# Java Solution, Backtracking

• Just try every possible number at each position...

``````public class Solution {
int count = 0;

public int countArrangement(int N) {
if (N == 0) return 0;
helper(N, 1, new int[N + 1]);
return count;
}

private void helper(int N, int pos, int[] used) {
if (pos > N) {
count++;
return;
}

for (int i = 1; i <= N; i++) {
if (used[i] == 0 && (i % pos == 0 || pos % i == 0)) {
used[i] = 1;
helper(N, pos + 1, used);
used[i] = 0;
}
}
}
}
``````

• This post is deleted!

• @shawngao
Hi ShawnGao,
This is a great solution. How do you think in terms of coding for a backtracking problem like this. I mean I could think of the solution for this problem in which either I had to make all the permutations and then count how many satisfy the condition for which I had to use some kind of recursion. But i was not able to get the code working i.e. I can code if it is a simple recursive problem like in a binary tree finding the maxDepth, etc but when it comes to this kind of problems I have been facing difficulty implementing it or thinking about the implementation hard. How do you approach these kinds of problems? Any suggestion on implementing these problems is helpful especially in a shorter duration such as interviews?
Thanks
Sumanth

• @mssumanth I would say `Practice Makes Perfect`.

A general recursive template for backtracking may look like this:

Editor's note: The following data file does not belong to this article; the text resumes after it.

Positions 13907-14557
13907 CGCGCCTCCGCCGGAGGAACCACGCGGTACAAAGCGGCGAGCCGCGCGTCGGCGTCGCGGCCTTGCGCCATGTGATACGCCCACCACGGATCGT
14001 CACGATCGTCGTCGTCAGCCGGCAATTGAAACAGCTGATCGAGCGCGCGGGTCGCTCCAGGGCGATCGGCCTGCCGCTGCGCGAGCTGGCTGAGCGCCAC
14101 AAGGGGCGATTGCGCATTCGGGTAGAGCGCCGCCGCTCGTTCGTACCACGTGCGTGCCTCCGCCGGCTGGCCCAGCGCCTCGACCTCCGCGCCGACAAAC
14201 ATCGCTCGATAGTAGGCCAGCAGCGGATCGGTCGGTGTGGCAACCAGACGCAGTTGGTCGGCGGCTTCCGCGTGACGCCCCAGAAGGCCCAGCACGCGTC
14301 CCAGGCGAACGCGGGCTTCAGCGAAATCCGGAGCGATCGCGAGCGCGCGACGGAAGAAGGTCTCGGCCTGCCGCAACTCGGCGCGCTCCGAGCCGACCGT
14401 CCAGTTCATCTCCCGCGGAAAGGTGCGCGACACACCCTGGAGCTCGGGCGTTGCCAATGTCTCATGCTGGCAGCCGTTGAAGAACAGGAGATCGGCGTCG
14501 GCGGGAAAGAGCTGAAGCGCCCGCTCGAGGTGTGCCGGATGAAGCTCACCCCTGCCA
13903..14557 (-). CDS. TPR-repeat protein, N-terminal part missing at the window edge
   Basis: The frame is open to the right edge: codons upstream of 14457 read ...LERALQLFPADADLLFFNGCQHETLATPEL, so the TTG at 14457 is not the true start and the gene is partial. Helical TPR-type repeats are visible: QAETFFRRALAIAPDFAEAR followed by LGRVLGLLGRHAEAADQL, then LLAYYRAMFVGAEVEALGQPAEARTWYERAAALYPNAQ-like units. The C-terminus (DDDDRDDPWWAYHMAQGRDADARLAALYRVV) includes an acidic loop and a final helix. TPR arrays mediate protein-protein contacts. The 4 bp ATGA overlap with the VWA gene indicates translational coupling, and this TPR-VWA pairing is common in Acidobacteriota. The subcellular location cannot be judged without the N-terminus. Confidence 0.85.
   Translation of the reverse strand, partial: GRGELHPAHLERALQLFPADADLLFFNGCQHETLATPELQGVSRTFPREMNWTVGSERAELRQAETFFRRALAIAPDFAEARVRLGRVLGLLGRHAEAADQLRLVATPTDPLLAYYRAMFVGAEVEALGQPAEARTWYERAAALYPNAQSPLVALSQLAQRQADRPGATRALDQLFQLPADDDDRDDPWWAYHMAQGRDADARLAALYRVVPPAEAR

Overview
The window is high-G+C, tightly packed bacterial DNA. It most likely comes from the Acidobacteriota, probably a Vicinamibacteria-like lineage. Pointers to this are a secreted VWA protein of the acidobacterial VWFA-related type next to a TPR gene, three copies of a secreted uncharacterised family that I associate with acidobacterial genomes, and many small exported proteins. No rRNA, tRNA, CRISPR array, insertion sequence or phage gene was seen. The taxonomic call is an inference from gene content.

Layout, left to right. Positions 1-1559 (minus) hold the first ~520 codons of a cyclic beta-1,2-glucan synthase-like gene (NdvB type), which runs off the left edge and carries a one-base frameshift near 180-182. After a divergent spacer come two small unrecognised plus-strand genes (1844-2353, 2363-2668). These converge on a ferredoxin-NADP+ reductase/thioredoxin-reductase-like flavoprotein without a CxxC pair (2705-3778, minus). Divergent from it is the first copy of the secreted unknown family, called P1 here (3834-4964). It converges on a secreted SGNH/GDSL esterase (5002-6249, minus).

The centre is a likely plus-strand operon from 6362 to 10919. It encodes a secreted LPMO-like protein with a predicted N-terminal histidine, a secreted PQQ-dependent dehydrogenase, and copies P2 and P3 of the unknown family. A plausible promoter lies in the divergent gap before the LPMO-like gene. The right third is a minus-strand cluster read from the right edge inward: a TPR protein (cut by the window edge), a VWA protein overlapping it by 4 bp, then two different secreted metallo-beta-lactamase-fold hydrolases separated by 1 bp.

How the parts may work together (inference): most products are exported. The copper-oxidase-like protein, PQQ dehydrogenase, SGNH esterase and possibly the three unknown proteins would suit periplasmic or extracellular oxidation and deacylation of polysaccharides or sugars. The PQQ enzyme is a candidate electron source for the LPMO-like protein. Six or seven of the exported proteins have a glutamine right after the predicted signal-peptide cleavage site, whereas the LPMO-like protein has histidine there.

``````   helper (parameters of given data and current recursive level) {
// Handle base cases, i.e. the last level of recursive call
if (level == lastLevel) {
record result;
return sth;
}
// Otherwise permute every possible value for this level.
for (every possible value for this level) {
helper(parameters of given data and next recursive level);
}
return sth;
}
``````

• @shawngao Thanks a lot @shawngao :)

• can use bit manipulation to replace used boolean array

``````public class Solution {
public int countArrangement(int N) {
int[] cnt = new int[1];
int bit = 0;
dfs(N, cnt, bit, 1);
return cnt[0];
}

private void dfs(int N, int[] cnt, int bit, int step) {
if (step == N + 1) { cnt[0] ++; return; }
for (int i = 1; i<= N; i ++) {
if (((1 << i) & bit) > 0) continue;
if (step % i == 0 || i % step == 0)
dfs(N, cnt, (1 << i) | bit, step + 1);
}
}
}
``````

• Great solution!

Since `N <= 15`, initially I thought about simple brute force with `std::next_permutation` to go through every permutation of `{1, 2, ..., N}`, but it got TLE at input `N = 12` (because I didn't realize `15!` is actually in the magnitude of `10^12` :-) ).

Basically a rewritten version in C++:

``````    int count = 0, used = 0, pos = 1;

int countArrangement(int N) {
for (int i = 1; i <= N && pos <= N; i++)
if ((used & 1<<i) + (i%pos)*(pos%i) == 0)
used ^= 1<<i, ++pos, countArrangement(N), used ^= 1<<i, --pos;
return count += (pos > N);
}
``````

• @mssumanth

1. In Leetcode, there are many backTrack problems, some of which are good starting points.
Combination Sum, Factor Combinations, Permutations, Permutations II.
More advanced: Evaluate Division, Word Pattern II, Remove Invalid Parentheses, Basic Calculator
2. When solving a BT problem, pay attention to whether it's a Permutation problem, or a Combination.
The problem here is a permutation.

• @zzhai Thanks a lot @zzhai

• ``````used[i] = 1;
helper(N, pos + 1, used);
used[i] = 0;
``````

this is awesome!

thanks.

• @shawngao